Weeknight CookingWhat to CookOn the Cheap

7 Bean Recipes for the Broke Kitchen

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Cooking on the cheap shouldn't mean minute rice and buttered pasta every night. With a little creativity and a little planning, you can make the most of a tight budget -- without sacrificing flavor or variety.

Today: Gabriella celebrates beans, the cheap chef's best friend.

From lentil to pinto, cannellini to chickpea, beans are variable and versatile, delicious hot or cold. They're reliably hearty in soups and they shine in salads. Combine them with a grain and you've got an instant nutritional powerhouse on your plate. And of course, they're so darn cheap.

Most of the time I go for canned; patience has never been my strong suit. But beans are cheapest when they're bought dry: a pound will cost you two dollars, yield 8 cups cooked, and last you through at least as many meals. If you're worried about how to cook them, don't be -- we've got your back with this step-by-step guide.

Some of my favorite ways to enjoy beans are decidedly non-recipes. I'll toss cannelini beans with chopped red onion, olive oil, and balsamic vinegar, or I'll mix chickpeas with olive oil and whatever spice I'm in the mood for and bake them in the oven until crispy. That's not to say they can't get dressed up, though -- try them in these discreetly frugal dishes: 


Sweet Pea Hummus 

Ignacio Mattos' Grilled Favas


Yam, Zucchini, and Chickpea Salad  

Raw Kale Salad with Lentils and Sweet Apricot Vinaigrette


Smoky Black Bean and Sweet Potato Chili


Mujaddara with Spiced Yogurt


Pasta e Fagioli

Tell us: what are your favorite ways to eat beans?

Tags: my broke kitchen, beans, lentils, chickpeas, cannellini beans, black beans, hummus, legumes, cheap, everyday cooking

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Comments (7)


over 1 year ago Sewassbe

Love making "cowboy beans," which is black, kidney, and pinto beans slow cooked from dried, then add tomato paste, onions, bacon or sausage, garlic powder, and smoked spanish paprika for an amazing dish to serve over rice, polenta, or cornbread.

I also love refried beans of pintos cooked very soft, then melt a tablespoon or so of bacon fat in a pan, add garlic and smoked paprika, then add the pintos and puree with an immersion blender until very smooth. My favorite Mexican restaurant makes refried beans similar to this (but better). It makes a meal with a sprinkling of melted monterey jack cheese.

I love mujaddarah also, but I make it with wheat bulgur and serve it with cottage cheese. Sometimes I add cabbage to the onions for a middle eastern/eastern europe twist.
Rotisserie or leftover chicken sauteed with cooked black beans, onions, and spices (chili pepper, smoked paprika, garlic) and served on tortillas with sour cream and fresh white onion soaked in lemon juice is also divine.


about 2 years ago Mark Oviatt

My favorite I got from my Rick Bayles cookbook - Country Style Refried beans. Cook 1 lb of dried beans in water (doesn't matter what kind) which makes 6 cups. In a large frying pan add a couple tablespoons of EVOO and add a large chopped onion and garlic. Once the onion is translucent add the cooked beans and some of the bean water. Rough mash with a potato masher aand season with salt, pepper and anything else you like. You can put the leftovers in a plastic tub in the fridge and just nuke when you want to use. Very healthy unlike commercial refried beans which uses cup+ of oil.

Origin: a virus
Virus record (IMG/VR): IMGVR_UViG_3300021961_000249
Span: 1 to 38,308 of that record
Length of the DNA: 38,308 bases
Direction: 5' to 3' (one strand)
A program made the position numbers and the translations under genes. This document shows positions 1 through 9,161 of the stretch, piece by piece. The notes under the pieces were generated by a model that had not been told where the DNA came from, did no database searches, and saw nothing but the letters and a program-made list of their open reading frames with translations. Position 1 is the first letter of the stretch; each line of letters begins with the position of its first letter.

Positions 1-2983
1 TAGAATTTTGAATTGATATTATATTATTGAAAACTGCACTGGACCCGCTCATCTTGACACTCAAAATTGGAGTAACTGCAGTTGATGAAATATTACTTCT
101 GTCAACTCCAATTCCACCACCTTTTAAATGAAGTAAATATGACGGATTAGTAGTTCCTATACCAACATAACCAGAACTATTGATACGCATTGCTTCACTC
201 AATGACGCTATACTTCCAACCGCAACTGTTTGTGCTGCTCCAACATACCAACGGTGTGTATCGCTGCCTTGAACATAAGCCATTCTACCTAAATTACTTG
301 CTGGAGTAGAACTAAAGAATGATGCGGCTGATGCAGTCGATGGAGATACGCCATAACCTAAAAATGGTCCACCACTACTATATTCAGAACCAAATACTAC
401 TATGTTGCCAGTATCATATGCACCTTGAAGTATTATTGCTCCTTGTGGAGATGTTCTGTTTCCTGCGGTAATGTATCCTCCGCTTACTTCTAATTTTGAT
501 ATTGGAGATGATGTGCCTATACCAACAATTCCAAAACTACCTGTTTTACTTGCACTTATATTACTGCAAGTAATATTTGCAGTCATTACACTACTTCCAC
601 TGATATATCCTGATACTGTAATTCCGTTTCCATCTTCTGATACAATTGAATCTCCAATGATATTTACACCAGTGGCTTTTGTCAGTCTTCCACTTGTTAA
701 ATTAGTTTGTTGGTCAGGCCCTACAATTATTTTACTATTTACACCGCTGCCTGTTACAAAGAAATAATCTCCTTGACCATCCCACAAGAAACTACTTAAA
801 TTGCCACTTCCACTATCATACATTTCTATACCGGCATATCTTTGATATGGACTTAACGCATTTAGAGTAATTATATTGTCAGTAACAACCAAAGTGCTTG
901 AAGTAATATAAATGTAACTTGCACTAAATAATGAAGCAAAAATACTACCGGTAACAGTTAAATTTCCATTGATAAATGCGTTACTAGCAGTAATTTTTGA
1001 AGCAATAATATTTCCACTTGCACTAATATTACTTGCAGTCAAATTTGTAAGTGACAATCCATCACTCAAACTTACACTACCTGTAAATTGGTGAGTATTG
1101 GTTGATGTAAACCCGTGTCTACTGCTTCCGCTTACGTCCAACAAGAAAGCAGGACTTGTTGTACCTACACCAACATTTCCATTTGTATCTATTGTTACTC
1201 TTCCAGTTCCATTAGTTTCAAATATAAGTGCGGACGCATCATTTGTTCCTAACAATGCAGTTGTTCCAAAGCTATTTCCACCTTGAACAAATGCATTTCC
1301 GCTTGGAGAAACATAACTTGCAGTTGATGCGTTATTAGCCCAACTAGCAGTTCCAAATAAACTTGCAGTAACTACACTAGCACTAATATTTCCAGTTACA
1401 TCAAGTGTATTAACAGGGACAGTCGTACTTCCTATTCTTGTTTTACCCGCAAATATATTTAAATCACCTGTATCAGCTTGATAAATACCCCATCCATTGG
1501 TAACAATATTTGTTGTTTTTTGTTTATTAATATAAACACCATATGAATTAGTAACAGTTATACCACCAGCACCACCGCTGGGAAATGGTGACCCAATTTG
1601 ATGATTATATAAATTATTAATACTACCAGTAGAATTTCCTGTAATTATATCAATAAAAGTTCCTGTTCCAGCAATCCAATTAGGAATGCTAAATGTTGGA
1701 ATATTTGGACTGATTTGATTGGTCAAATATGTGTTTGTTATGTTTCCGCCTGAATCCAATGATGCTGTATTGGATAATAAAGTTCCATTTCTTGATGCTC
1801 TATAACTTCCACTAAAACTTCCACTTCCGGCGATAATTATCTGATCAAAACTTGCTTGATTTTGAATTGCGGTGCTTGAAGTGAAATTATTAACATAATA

about 2 years ago Alyssa Wiegand

Wow, must try the black bean and sweet potato chili! That sounds so good. I love a bowl of brothy beans with a lovely smoked ham hock and some crusty, buttered bread.


about 2 years ago Indrani

Thanks for the great ideas! I love beans with tuna, thin-sliced red onions and capers, doused in lemon juice and olive oil. Also we use beans to bulk up chicken and vegetable soups all the time.


about 2 years ago Michele Jacobson

Beans are so underutilized in the American diet! Despite studies showing evidence that the fiber in beans help fight cancer, just a small percentage of Americans consume them on a daily basis. This may be due to a lack of creativity - addressed beautifully here! - or concerns over, well, infamous digestive issues. Soaking dried beans in plain tap water, then making sure to switch this water out for fresh prior to cooking, is one way to address this problem. Another is adding the traditional Mexican herb epazote - either fresh or dried - to the beans during the cooking process. Either way will solve the issue and add to your enjoyment of this healthy and delicious food!


about 2 years ago Kenzi Wilbur

Kenzi is the Managing Editor of Food52.

Love this -- thanks for reminding me to stock up! Chickpeas are one of my favorite ways to round out a lunch. (Not Sad Desk Lunch, anyone?)


about 2 years ago Marian Bull

Chickpeas are my favorite bean! Whenever I cook them from scratch I find myself picking them out of the pot, plain, with just a sprinkle of salt. So good.